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The German question -- be it unresolved

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An angry Greek protester holds a poster with a picture of Angela Merkel in a Nazi uniform during demonstrations against Germany's recovery plan.

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An angry Greek protester holds a poster with a picture of Angela Merkel in a Nazi uniform during demonstrations against Germany's recovery plan.

I wrote here four years ago that the German Question, which refers to the strategic issues related to Germany's relative strength and weakness during the last 1,000 years, had been resolved. A European Germany, as opposed to a German Europe, had put to rest the old anxieties, or so I thought.

Judging by anti-German attitudes in Europe today, however, you'd think the year was 1913, and not 2013. The Hun is back, at least in terms of the virulent rhetoric that is sweeping Europe, from Ireland to Greece and beyond.

The friction is linked to the financial crisis that threatened to destroy the European Union unless individual countries agreed to German plans for restructuring debt and reducing spending to an extent that threatened social programs, pensions, jobs and personal savings.

Germany calls the shots because it dominates Europe in political and economic terms.

German politicians meant well -- tough times demand tough action, they said, which to some sensitive ears sounded like orders are orders -- and they occasionally used inflammatory language, such as calling Greece "a bottomless pit," which offended Greek pride and led critics to compare German Chancellor Angela Merkel to Adolph Hitler.

Protests across Europe have reached into history to compare Germany's conduct today to the bullying of Imperial Germany and the Third Reich, including biting references to Germany's self-image as a "superior race."

The president of the European Council, Jean Claude Juncker, who is also prime minister of Luxembourg, has even warned that Germanophobia "could lead to war" and he compared the situation in Europe today to the one that existed on the eve of the First World War.

"The demons haven't been banished; they are merely sleeping," he said in an interview with the British Mail Online.

"Anyone who believes the eternal issue of war and peace in Europe has been permanently laid to rest could be making a monumental error."

On this side of the pond, it all sounds preposterous, since Germany did not create the problem and has even contributed the most to bailing out the sick men of Europe.

Anti-German sentiment, however, is real and clearly informed and fuelled by modern European history.

The association of Germany with aggression was so strong, in fact, that even the reunification of East and West Germany 25 years ago was not universally welcomed in Europe.

British prime minister Margaret Thatcher and French president Francois Mitterand were opposed to a bigger, stronger Germany because they feared it could threaten the peace in Europe.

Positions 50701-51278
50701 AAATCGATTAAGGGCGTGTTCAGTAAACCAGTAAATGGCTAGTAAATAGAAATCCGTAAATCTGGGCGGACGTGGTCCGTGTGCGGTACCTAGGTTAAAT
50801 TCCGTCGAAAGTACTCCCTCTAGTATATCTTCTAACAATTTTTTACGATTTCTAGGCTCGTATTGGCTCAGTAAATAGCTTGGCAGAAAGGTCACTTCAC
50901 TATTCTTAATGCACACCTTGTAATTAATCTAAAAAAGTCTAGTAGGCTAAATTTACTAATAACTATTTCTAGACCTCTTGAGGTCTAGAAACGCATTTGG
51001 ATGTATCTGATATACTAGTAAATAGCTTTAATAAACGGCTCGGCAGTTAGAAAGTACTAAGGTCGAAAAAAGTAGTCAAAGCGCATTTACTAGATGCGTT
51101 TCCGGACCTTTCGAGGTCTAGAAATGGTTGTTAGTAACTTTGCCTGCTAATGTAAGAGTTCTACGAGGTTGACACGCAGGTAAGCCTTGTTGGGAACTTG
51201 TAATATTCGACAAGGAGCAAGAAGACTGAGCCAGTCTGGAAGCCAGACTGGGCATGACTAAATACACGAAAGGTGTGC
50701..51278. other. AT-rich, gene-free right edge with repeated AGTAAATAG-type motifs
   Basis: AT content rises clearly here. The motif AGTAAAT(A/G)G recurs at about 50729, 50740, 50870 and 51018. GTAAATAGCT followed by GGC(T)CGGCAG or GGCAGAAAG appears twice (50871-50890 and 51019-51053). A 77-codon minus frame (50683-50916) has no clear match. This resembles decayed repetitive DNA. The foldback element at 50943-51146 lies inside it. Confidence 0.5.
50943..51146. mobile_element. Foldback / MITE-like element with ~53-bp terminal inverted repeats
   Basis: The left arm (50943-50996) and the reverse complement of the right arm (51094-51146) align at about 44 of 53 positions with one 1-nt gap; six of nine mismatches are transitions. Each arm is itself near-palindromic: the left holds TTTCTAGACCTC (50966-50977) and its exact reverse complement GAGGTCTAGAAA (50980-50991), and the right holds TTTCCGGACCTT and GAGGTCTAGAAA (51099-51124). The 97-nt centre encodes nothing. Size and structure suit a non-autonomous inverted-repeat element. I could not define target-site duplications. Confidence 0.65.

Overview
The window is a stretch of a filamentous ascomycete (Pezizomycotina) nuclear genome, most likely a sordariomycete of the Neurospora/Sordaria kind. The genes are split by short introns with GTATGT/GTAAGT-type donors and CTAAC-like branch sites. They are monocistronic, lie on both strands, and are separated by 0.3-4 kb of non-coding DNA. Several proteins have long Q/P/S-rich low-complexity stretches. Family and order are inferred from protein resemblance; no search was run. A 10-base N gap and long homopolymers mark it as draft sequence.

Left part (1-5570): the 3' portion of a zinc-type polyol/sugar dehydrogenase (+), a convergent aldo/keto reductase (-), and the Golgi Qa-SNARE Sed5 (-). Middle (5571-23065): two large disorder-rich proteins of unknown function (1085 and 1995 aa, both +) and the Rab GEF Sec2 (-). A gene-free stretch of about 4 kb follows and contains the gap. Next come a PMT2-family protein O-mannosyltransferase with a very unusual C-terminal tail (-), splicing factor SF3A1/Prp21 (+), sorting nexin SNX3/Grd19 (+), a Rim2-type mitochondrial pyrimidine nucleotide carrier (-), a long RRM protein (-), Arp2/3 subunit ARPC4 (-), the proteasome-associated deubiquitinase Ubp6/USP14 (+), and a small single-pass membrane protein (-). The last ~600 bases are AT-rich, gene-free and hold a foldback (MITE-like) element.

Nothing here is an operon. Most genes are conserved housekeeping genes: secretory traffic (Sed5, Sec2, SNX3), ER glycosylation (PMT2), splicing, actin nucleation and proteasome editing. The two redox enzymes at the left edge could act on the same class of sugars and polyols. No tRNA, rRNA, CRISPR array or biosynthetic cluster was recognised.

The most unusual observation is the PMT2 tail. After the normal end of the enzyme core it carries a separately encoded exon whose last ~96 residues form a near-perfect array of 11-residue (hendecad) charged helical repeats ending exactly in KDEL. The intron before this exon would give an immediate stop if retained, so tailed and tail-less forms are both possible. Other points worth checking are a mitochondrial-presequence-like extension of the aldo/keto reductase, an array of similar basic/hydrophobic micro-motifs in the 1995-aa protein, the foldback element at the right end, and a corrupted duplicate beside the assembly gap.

Thatcher even suggested an alliance between France, Britain and Russia to deal with "the German danger."

Germany today, of course, is a military weakling, not because it doesn't own a potent military force, but because it abhors war and violence. The Americans would have loved to see more German muscle applied in Afghanistan, Libya and other places, but the Germans just don't have the stomach for it.

German history, in other words, has not only left a deep imprint on its victims, but on Germans, too.

Another factor in German pacifism, according to Cambridge University's Brendan Simms, is that for the first time in German history, both before and after unification of the various Germanic states in 1870, the country is not surrounded by enemies.

"This has blunted Germany's ability to assess risk," Simms told Germany's Spiegel Online International in an interview about the latest strain of anti-German hysteria. "Germany's refusal to continue with the planned expansion of NATO, to give serious consideration to a Russian threat or to participate in the intervention in Libya -- all these are symptomatic of this lessened risk-assessment ability."

Simms suggested the purpose of the European Union wasn't just to restrict German power, but to actually harness it for the good of every member state, and the world.

He seemed to be saying Germany is Europe's natural leader, which, of course, is how Germans themselves have felt since at least the late 19th century.

In fact, it's interesting to speculate on how history might have unfolded if Germany had won the First World War, or if Britain had cleared the way for a quick Germany victory by staying out of the conflict, as British historian Niall Ferguson has said it should have done, since in his view Great Britain had no stake in the war that broke out in 1914.

It's possible history would still have produced Hitler and the Third Reich, but it's also conceivable Europe under German leadership would have discovered the benefits of co-operation much earlier.

In any event, for the moment, consider the question of Germany's proper place in Europe and the world unresolved.

 

dave.obrien@freepress.mb.ca

Republished from the Winnipeg Free Press print edition May 4, 2013 A15

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